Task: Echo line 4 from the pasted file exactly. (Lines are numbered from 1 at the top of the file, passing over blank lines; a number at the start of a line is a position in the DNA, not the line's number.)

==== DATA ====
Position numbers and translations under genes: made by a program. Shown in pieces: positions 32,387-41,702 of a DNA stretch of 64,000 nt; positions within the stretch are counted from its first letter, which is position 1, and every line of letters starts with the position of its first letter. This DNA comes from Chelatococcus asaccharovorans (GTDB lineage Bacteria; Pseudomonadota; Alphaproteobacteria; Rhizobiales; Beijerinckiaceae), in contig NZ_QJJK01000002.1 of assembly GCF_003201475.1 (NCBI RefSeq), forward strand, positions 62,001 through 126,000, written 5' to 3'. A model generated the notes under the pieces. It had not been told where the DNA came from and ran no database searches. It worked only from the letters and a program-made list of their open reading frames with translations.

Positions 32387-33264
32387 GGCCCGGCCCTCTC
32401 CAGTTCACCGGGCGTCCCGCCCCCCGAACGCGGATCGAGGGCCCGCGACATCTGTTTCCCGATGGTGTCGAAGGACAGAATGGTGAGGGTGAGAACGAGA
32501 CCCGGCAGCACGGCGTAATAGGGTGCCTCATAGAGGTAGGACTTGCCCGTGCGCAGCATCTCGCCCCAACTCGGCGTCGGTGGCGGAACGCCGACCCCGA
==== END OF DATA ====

32401 CAGTTCACCGGGCGTCCCGCCCCCCGAACGCGGATCGAGGGCCCGCGACATCTGTTTCCCGATGGTGTCGAAGGACAGAATGGTGAGGGTGAGAACGAGA